Shoulder Labral Tear
(Glenoid Labrum Tear; Labral Tear, Shoulder)
DefinitionA shoulder labral tear is tear of the labrum. The labrum is the tissue that holds the end of the arm bone, known as the humerus, in place.
|The tool and arrow point to the cartilage of the glenoid.|
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CausesShoulder labral tears occur from an injury or through long-term wear and tear. Common causes include the following:
- Dislocated shoulder
- A violent overhead reach, such as when trying to stop a fall or slide
Risk FactorsFactors that may increase your chance of a labral tear include:
- Participation in certain sports, such as:
- Baseball pitchers
- Falling onto your shoulder
- Repetitive movements of the shoulder
- Lifting heavy objects
- Breaking a fall with your arms
- Direct blow to the shoulder
SymptomsSymptoms may include:
- Shoulder and/or arm pain
- Catching or loosening feeling of the shoulder
- Loss of shoulder range of motion
- Weakness to shoulder and/or arm
- Pain with shoulder movement
- Popping or grinding sensation
- Achiness of the shoulder
DiagnosisYour doctor will ask about your symptoms and medical history. A physical exam will be done. Imaging tests to evaluate the shoulder and surrounding structures may include:
TreatmentTalk with your doctor about the best treatment plan for you. You will likely be referred to a specialist such as an orthopedic surgeon. Treatment options include the following:
- Nonsteroidal anti-inflammatory drugs (NSAIDs)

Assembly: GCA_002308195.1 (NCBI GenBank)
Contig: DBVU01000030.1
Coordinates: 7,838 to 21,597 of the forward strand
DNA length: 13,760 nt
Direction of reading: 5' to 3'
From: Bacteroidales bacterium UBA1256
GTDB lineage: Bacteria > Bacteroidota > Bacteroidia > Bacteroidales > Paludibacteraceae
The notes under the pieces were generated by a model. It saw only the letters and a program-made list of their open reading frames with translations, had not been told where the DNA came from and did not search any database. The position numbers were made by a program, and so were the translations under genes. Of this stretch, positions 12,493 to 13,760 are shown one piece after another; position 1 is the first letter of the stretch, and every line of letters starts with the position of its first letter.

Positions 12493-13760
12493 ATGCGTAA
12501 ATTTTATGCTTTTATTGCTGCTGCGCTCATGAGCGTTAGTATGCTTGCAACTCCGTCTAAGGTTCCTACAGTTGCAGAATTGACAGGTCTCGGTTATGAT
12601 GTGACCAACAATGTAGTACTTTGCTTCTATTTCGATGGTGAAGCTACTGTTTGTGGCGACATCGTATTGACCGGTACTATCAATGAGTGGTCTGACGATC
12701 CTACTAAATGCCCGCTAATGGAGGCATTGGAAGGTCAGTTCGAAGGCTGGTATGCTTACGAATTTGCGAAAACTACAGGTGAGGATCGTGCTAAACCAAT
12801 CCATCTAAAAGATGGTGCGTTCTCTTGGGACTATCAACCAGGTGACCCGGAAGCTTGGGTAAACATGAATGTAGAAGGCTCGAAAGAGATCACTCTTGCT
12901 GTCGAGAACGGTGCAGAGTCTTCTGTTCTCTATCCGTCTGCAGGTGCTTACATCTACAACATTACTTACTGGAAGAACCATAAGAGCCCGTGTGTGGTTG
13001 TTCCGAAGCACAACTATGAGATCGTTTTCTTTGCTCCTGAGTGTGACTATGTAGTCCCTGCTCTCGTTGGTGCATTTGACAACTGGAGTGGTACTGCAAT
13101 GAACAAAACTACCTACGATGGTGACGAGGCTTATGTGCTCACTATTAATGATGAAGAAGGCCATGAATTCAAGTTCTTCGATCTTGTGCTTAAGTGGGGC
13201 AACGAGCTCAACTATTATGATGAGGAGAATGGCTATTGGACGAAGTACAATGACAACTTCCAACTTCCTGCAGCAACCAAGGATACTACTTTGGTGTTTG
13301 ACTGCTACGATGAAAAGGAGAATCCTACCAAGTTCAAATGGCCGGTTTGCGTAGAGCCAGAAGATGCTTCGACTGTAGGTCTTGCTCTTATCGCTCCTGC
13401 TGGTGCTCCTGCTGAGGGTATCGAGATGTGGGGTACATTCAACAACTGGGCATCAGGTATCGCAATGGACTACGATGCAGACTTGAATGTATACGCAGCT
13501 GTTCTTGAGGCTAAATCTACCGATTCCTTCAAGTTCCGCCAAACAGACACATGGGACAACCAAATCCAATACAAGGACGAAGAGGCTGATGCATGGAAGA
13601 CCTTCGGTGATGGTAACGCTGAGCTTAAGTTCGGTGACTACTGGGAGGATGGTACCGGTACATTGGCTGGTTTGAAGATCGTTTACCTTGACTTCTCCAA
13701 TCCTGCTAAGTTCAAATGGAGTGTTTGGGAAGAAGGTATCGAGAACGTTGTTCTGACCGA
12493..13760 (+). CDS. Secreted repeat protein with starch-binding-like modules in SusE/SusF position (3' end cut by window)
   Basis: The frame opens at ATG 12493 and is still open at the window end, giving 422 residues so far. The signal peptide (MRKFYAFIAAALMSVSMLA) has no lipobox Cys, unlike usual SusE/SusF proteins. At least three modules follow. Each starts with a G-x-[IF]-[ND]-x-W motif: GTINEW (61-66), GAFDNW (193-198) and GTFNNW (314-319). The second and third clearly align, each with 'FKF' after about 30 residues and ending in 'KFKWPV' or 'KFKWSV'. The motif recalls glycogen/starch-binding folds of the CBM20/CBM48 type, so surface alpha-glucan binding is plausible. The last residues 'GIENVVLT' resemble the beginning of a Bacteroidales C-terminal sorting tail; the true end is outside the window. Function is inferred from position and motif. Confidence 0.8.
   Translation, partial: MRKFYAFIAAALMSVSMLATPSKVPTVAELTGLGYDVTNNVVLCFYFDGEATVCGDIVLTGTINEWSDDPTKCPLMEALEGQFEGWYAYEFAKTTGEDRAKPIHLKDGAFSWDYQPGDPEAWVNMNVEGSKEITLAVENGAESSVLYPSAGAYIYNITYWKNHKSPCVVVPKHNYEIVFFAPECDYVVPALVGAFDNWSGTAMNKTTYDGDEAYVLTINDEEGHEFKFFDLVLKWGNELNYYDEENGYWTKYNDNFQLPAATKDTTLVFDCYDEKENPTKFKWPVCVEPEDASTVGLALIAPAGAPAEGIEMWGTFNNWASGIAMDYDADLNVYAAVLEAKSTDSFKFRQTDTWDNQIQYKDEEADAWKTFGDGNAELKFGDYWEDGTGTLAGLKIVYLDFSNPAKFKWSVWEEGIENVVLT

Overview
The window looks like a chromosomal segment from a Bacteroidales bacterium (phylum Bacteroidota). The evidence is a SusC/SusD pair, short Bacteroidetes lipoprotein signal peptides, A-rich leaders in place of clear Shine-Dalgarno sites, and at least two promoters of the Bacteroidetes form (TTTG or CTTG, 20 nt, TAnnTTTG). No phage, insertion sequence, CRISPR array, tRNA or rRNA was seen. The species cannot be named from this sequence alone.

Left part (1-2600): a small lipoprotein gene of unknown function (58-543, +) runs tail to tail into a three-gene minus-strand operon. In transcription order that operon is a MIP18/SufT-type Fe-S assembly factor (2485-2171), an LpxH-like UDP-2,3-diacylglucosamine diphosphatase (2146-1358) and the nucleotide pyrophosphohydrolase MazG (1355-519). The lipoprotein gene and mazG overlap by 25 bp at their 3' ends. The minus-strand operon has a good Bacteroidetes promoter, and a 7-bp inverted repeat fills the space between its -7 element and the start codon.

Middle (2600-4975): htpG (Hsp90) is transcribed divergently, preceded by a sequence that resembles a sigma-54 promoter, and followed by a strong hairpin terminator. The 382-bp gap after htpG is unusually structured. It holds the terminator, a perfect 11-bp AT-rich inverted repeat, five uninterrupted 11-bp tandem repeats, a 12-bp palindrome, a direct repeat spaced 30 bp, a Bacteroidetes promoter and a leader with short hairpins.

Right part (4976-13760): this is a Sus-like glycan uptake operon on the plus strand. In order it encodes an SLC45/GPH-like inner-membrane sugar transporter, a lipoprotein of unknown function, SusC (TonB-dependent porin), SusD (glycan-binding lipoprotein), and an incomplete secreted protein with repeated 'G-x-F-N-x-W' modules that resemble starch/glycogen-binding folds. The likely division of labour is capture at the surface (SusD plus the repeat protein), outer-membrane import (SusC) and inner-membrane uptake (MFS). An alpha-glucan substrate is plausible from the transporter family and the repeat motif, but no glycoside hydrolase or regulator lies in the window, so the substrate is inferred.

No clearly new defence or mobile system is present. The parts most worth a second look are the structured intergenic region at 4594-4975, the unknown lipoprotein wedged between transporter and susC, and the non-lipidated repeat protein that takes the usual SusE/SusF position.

- Rest, heat, and/or ice
- Physical therapy to strengthen muscles
Surgical TreatmentIn a shoulder arthroscopy, your surgeon inserts a thin, lighted tube through a small incision to view the injury and fix it. Small instruments are threaded through this tube. The torn ligament/tissue may be removed or sewn together. Wires or tacks may also be used to reattach any torn tendons. In a shoulder arthroscopy, your surgeon inserts a thin, lighted tube through a small incision to view the injury and fix it. Small instruments are threaded through this tube. The torn ligament/tissue may be removed or sewn together. Wires or tacks may also be used to reattach any torn tendons.
RehabilitationAfter surgery, you will be given a sling to wear for up to 4 weeks. When the sling is removed, you will work with a physical therapist to gradually strengthen your arm muscles and increase your motion.
PreventionTo help reduce your chance of a shoulder labral tear:
- Use the proper technique when playing sports
- Avoid putting yourself at risk for trauma to the shoulder area
- Perform stretching and strengthening exercises that target the shoulder area.
Arthroscopy Association of North America
Ortho Info—American Academy of Orthopaedic Surgeons
Canadian Orthopaedic Association
Canadian Orthopaedic Foundation
Labral Tears. Internet Society of Orthopaedic Surgery & Trauma website. Available at: http://www.orthogate.org/patient-education/shoulder/labral-tears.html. Updated July 27, 2006. Accessed November 21, 2013.
Shoulder Joint Tear (Glenoid Labrum Tear). American Academy of Orthopaedic Surgeons website. Available at: http://orthoinfo.aaos.org/topic.cfm?topic=A00426. Updated January 2001. Accessed November 21, 2013.
What is a labrum/labral tear? Johns Hopkins Medicine website. Available at: http://www.hopkinsortho.org/labrum%5Ftear.html. Accessed November 21, 2013.
- Reviewer: John C. Keel, MD; Michael Woods, MD
- Review Date: 08/2014
- Update Date: 11/21/2013